People in Japan still commonly use kerosene space heaters in their homes. Enough so that, in the winter months, kerosene trucks drive slowly through neighborhoods in the evening, making their presence known with a repeating announcement played over a loudspeaker, accompanied by the tune of an old children’s song.
Before I quit working in Tokyo, I had Fridays off, and during the first winter we lived together, I would go off wandering on Friday afternoons before buying groceries for dinner, departing around the time the sun was getting low and golden. It back-lit the fog of my breath as I walked, growing fainter before disappearing, the light leaving the sky and the clear, deep black of the winter night bleeding heavily into the rich blue of dusk.
On nearly every one of these walks, I encountered a kerosene truck at least once.
And while the western sky retained a modicum of glow, I would step into the Life, an old neighborhood grocery store with a visibly graying customer base.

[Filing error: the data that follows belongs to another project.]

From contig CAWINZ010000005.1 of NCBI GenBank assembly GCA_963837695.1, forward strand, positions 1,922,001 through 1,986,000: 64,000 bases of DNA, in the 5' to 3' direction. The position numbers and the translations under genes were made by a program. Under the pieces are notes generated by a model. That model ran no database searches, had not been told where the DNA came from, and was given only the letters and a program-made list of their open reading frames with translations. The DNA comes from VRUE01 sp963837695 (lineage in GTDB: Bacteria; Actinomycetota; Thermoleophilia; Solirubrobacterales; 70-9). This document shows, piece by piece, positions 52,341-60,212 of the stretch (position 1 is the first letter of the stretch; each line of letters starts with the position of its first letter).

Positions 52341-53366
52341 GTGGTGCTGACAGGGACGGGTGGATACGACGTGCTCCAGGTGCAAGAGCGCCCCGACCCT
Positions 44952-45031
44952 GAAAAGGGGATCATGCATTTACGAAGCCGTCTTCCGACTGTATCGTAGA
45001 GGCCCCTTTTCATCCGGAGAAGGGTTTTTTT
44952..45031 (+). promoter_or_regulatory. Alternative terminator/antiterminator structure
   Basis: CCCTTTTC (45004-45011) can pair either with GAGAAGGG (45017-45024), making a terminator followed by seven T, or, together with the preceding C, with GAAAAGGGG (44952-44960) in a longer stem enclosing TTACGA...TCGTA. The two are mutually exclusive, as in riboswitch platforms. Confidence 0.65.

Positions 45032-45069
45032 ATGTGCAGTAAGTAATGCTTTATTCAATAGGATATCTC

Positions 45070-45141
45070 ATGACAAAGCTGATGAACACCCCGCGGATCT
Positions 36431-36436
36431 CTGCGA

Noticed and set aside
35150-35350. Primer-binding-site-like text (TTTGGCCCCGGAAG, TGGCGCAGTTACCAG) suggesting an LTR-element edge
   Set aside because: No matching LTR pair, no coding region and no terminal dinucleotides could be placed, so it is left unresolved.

Going inside wasn’t quite like stepping back in time, but did give a certain impression of age. Something akin to entering an alternate present that carried a powerful influence from the world of several decades before. The space itself gave this impression, overriding the fact that the products on the shelves were all contemporary.
The ceiling was relatively low, and the space below it was lit with humming, gently flickering fluorescent bulbs that painted everything with an enfeebled, green-tinged glow. The patrons were strikingly pallid, thus illuminated, and when lamps went bad, odd corners of the shop took on a hushed, quasi-dormant atmosphere in the shadows.
The floor tiles were well-deteriorated in places, a dark gray material showing through where the pattern had long since been worn away, with ever-deepening depressions formed by decades of foot traffic. Near the registers, even the concrete subfloor peeked through here and there, burnished to a shine.
In odd, inaccessible nooks near the ceiling behind refrigerator cases, dust drifted like snow.
Just as entering that space gave the impression of entering a slight vacuum where time didn’t add up quite the same, the moment of leaving after shopping was one flooded with sound, sky, and air. A sudden return to regularly scheduled programming.
Stepping back out into the night, I headed for home with my groceries, the tune from the kerosene truck still playing softly somewhere off in the distance.
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